Five hundred years after Martin Luther nailed his theses to the door of Wittenberg’s Castle Church, the economists and students dissatisfied with economic dogmas pinned their 33 theses to the doors of the London School of Economics. To mark the 33 theses, the Hungarian Economic Association is organising an international conference on reformation in economics and economics education to be held on Thursday, 22 March 2018 from 10 am at ELTE University Congress Centre (1117 Budapest, Pázmány Péter sétány 1/A-1/C, Gömb Aula), jointly with Budapest Institute of Banking Zrt, MNB Department of Corvinus University of Budapest, Eötvös Loránd University Institute of Business Economics, and the Czech, Slovakian and Polish economic associations.

According to representatives of New Weather Institute and Rethinking Economics, an international network of students who launched the initiative, the world faces poverty, inequality, ecological crisis and financial instability, and they believe that economics should do more to help solve these problems ( They’re think that economics fail to adequately help policymakers address these challenges for three reasons:

  • First, within economics an unhealthy intellectual monopoly has developed. The neoclassical perspective overwhelmingly dominates teaching, research, advice to policy and public debate. Many other perspectives that could provide valuable insights are marginalised and excluded. According to the authors of the theses it is not about one theory being better than another, but there is simply a need for debate. Within economics, however, debate is non-existent.
  • Second, while neoclassical economics made a contribution historically and is still useful, there is ample opportunity for improvement, for example through relationship with other disciplines.
  • Third, mainstream economics appears to have become incapable of self-correction, developing more as a faith than as science. Too often, when theories and evidence have come into conflict, it is the theories that have been upheld and the evidence that has been discarded.

The authors of the proclamation published 33 theses, calling for a debate among the world’s economists. They mean to refer to orthodox economics as a kind of religious faith in the society, while the ‘omniscient’ preachers of the discipline, mystified by complex mathematics, do not go out into the world, but make universal decisions based on concealed judgements. As a result, reform-seeking economists nailed their theses to the doors of the London School of Economics in December last year.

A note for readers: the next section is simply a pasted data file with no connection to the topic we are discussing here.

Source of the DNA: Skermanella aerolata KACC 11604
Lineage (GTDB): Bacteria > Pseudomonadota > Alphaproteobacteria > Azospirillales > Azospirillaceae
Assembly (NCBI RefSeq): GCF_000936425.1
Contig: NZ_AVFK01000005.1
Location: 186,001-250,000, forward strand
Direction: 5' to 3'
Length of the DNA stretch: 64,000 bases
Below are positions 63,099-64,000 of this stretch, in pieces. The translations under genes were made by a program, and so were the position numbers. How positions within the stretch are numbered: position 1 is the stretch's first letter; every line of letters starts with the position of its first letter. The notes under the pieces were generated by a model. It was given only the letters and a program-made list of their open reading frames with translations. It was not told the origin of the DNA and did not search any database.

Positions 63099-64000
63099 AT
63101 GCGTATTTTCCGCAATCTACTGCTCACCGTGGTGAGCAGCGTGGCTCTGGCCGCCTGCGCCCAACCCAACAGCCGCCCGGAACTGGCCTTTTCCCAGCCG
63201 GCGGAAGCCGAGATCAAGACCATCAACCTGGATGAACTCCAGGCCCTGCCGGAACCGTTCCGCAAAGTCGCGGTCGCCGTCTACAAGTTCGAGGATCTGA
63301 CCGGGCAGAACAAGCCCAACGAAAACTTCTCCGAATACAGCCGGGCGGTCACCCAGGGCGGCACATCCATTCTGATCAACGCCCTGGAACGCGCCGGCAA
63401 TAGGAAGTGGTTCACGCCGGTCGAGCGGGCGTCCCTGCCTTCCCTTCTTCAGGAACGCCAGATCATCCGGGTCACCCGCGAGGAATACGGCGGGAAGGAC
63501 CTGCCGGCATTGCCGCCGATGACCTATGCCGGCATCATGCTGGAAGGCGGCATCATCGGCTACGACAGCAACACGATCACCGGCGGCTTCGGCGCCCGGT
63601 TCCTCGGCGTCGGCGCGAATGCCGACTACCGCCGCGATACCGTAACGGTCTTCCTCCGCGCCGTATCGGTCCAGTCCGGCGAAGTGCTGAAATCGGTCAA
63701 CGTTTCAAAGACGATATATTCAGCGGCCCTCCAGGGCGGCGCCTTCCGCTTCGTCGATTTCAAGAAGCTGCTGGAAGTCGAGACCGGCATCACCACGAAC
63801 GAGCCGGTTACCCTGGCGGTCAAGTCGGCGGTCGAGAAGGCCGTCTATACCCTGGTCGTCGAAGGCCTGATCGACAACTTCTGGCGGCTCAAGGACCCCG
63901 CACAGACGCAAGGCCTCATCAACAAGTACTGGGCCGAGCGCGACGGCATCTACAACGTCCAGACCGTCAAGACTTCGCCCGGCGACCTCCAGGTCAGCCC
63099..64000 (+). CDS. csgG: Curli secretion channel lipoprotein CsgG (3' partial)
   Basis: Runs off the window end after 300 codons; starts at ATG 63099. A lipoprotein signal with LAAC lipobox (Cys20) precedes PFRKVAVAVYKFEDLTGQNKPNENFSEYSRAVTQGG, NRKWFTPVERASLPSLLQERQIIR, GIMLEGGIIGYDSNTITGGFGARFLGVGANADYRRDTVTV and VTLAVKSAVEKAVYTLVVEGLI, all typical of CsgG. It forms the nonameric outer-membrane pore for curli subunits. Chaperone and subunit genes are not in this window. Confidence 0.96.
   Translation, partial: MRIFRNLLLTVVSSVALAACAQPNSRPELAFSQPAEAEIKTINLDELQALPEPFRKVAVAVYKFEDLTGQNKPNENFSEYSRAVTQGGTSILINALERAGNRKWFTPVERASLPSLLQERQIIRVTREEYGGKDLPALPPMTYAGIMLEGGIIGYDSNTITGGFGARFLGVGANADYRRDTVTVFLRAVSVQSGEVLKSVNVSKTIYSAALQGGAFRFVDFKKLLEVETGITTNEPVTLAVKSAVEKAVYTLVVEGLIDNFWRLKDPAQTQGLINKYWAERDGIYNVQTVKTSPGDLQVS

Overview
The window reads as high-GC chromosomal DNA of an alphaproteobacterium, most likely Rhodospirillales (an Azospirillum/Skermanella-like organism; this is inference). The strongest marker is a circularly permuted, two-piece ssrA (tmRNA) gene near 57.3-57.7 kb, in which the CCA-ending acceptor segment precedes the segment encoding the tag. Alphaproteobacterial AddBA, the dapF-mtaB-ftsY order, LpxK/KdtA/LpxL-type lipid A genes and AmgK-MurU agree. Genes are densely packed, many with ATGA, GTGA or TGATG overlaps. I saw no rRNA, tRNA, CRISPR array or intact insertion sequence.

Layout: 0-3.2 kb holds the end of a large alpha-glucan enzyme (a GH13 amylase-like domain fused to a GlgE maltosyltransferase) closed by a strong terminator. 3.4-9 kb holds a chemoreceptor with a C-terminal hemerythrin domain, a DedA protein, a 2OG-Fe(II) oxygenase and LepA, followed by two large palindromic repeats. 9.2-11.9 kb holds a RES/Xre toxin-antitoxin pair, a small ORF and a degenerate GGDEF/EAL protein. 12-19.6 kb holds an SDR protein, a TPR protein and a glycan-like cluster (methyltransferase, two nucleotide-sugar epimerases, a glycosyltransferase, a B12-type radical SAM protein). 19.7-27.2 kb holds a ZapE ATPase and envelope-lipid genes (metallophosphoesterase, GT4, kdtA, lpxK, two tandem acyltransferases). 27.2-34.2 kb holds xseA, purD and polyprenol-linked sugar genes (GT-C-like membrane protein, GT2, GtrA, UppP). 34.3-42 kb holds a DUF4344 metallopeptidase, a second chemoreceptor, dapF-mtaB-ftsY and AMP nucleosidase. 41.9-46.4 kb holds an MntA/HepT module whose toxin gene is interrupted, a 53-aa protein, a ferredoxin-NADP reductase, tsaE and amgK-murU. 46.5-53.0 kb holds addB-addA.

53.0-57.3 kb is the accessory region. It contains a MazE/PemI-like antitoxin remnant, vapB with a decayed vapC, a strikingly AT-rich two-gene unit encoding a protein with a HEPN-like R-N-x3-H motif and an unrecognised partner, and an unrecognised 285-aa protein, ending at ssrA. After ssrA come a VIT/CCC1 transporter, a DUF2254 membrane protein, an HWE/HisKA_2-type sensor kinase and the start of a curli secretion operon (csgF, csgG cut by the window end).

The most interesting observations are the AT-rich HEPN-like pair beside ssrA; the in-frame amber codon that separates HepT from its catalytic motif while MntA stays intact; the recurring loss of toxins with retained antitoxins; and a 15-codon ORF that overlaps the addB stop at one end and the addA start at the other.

CVs of the speakers are available here (in pdf format)

Please register at!



10.0010.05     Welcome Speech
Gyula Pleschinger,
President of HEA

10.0512.15     Presentations on Economics Reformation
Andrew Simms, Co-Founder of New Weather Institute
Ha-Joon Chang, Professor of Economics at University of Cambridge, a supporter of the initiative
Ákos Dombi, Head of Department of Comparative Economics, Eötvös Loránd University Institute of Business Economics
Zoltán Pogátsa, Economist, Associate Professor at University of West Hungary, lecturer at CEU, ELTE and University of Verona

12.1513.00     Buffet Lunch

13.0014.15     Panel Discussion Economics Reformation – International Outlook
Bogusław Fiedor, Vice President of the Polish Economic Society, Professor of Economics and former rector at Wroclaw University of Economics
Kamil Galuščák, President of the Czech Economic Society, advisor to the Board of Directors, Czech National Bank
Martin Kahanec, President of the Slovak Economic Association, founder and Science Director of Central European Labour Studies Institute
Ha-Joon Chang, Professor of Economics at University of Cambridge
Moderator: Tamás Halm, Chief Editor of Közgazdasági Szemle, member of HEA’s Board
14.1515.30     Panel Discussion Reformation in Economics and Economic (Tertiary) Education in Hungary
Magdolna Csath, Professor Emeritus, Szent István University Faculty of Economics and Social Sciences, Research Professor of the National University of Public Service
István Kónya, Senior Research Fellow at Centre for Economic and Regional Studies, Hungarian Academy of Sciences
László Muraközy, President, Committee on Economics of the Hungarian Academy of Sciences, Professor of Szent István University
László Trautmann, Associate Professor, Dean of Faculty of Economics at BCE, President of Development Economics Section, HEA
Barnabás Virág, Executive Director for Monetary Policy and Economic Analysis, Central Bank of Hungary
Andrew Simms, Co-Founder of New Weather Institute
Moderator: Kristóf Lehmann, Acting Head of MNB Department at Corvinus University of Budapest

15.0015.10     Closing Remarks
Éva Hegedüs,
Secretary General, Hungarian Economic Association